How to protect yourself from hacking and other remote control computer scams
To most people it may seem that telephone and computer scams come around in waves.
From my perspective, as a computing professional, these things are always around and always happening.
In 2017 Australians lost over $340 million dollars to scams.
As you can imagine a fair proportion of my work is helping people to recover from computer based scams. I get calls on an all too regular basis from victims outlining to me how they’d been had by all the various types of scams.
I am pleading with you here today to read my advice below and remember it for when, not if, you get a phone call from one of these scammers.
Because I can’t always fix the computer problems these scammers cause and I definitely can’t get back your money or peace of mind, I strongly urge you to be warned and be prepared.
Don’t be scared. Don’t panic. Just follow my simple advice below and you will be OK.
Also, please spread this advice as far and wide as possible. Tell your old folks, tell your friends.
If you receive a phone call from anyone telling you that you have a computer problem, an NBN problem, an internet problem or that you’ve been “hacked” in some way do the following IMMEDIATELY:
1 - HANG UP 2 - POWER DOWN YOUR COMPUTER 3 - CALL SOMEONE YOU TRUST FOR HELP
4 - CALL YOUR BANK.
That is as simple as I, or anyone else, can make it.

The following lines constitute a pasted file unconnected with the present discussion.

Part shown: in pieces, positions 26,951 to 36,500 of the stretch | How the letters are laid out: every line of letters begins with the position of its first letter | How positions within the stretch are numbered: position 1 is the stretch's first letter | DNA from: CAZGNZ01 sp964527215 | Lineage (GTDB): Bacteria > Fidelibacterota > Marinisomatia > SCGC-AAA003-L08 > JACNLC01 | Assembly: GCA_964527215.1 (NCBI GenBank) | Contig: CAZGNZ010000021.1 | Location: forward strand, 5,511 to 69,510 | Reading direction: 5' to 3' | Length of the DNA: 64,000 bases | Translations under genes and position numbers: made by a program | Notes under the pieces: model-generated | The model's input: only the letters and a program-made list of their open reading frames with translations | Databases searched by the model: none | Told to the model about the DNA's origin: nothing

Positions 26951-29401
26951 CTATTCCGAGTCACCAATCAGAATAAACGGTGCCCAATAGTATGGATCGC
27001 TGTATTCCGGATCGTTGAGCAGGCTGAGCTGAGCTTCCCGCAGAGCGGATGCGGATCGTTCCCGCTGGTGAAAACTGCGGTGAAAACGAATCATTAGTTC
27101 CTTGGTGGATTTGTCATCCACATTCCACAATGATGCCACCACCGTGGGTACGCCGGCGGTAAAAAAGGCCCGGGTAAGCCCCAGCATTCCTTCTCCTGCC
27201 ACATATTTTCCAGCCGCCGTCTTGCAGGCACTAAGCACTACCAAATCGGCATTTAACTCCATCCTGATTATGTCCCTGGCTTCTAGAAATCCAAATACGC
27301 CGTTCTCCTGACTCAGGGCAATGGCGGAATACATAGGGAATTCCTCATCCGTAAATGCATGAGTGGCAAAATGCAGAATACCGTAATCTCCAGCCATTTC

However, to elaborate on point 1 it is vital to your security and your peace of mind that you DON’T engage these people in ANY conversation. Just hang up.
Don’t say anything, don’t answer any questions. Just hang up.
Once you have started talking they've got you. They will keep talking and harassing you UNTIL YOU STOP - you'll crack first. They'll persist, threaten, ask you to go to the bank, all sorts of rubbish, all as long as you keep talking to them. So don't. Just hang up. If you really fancy trying to STOP the calls, simply say "This call is being traced by the police". That usually scares them enough to stop calling.
In a disturbing addendum to this point about not talking to the perpetrators, a customer of mine was recently advised BY THEIR BANK to call a fraudster and ask for their money back because "it is worth a try".
I can't tell you how angry this makes me. That advice is plain wrong, negligent and dangerous.
So much so that I rang the bank in question and "ripped them a new one".
Imagine if you were mugged on the street and the police told you to track down your mugger and ask for the money back.
Of course you wouldn't do it because it is clearly dangerous and wrong. So don't ring back any other sort of fraudster. If your moronic bank tells you to do so then please tell me so I can deal with them!
Regarding point 2, chances are you don't know what they've done.
If you’ve twigged part way through that you are being scammed or hacked, maybe your computer is already being controlled remotely, TURN OFF your computer immediately. Switch it off at the wall socket if you have to.
Shutting your computer down improperly matters less than what the scammers are doing.